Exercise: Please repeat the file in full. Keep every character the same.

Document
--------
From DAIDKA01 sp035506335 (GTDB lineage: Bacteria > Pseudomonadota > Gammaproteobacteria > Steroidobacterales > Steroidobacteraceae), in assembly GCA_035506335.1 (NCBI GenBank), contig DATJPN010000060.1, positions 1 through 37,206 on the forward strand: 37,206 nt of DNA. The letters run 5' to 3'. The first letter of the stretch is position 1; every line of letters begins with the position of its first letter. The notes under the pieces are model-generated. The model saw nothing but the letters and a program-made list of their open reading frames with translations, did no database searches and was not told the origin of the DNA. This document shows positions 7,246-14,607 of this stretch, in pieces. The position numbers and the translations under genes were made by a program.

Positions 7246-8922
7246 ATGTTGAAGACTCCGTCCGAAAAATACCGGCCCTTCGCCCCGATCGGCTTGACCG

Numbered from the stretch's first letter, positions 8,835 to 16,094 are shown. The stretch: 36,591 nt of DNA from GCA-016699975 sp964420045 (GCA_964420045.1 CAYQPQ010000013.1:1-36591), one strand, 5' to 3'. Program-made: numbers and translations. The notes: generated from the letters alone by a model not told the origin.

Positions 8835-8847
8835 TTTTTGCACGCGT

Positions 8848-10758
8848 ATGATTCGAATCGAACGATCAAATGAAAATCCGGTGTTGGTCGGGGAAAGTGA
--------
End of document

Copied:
From DAIDKA01 sp035506335 (GTDB lineage: Bacteria > Pseudomonadota > Gammaproteobacteria > Steroidobacterales > Steroidobacteraceae), in assembly GCA_035506335.1 (NCBI GenBank), contig DATJPN010000060.1, positions 1 through 37,206 on the forward strand: 37,206 nt of DNA. The letters run 5' to 3'. The first letter of the stretch is position 1; every line of letters begins with the position of its first letter. The notes under the pieces are model-generated. The model saw nothing but the letters and a program-made list of their open reading frames with translations, did no database searches and was not told the origin of the DNA. This document shows positions 7,246-14,607 of this stretch, in pieces. The position numbers and the translations under genes were made by a program.

Positions 7246-8922
7246 ATGTTGAAGACTCCGTCCGAAAAATACCGGCCCTTCGCCCCGATCGGCTTGACCG

Numbered from the stretch's first letter, positions 8,835 to 16,094 are shown. The stretch: 36,591 nt of DNA from GCA-016699975 sp964420045 (GCA_964420045.1 CAYQPQ010000013.1:1-36591), one strand, 5' to 3'. Program-made: numbers and translations. The notes: generated from the letters alone by a model not told the origin.

Positions 8835-8847
8835 TTTTTGCACGCGT

Positions 8848-10758
8848 ATGATTCGAATCGAACGATCAAATGAAAATCCGGTGTTGGTCGGGGAAAGTGA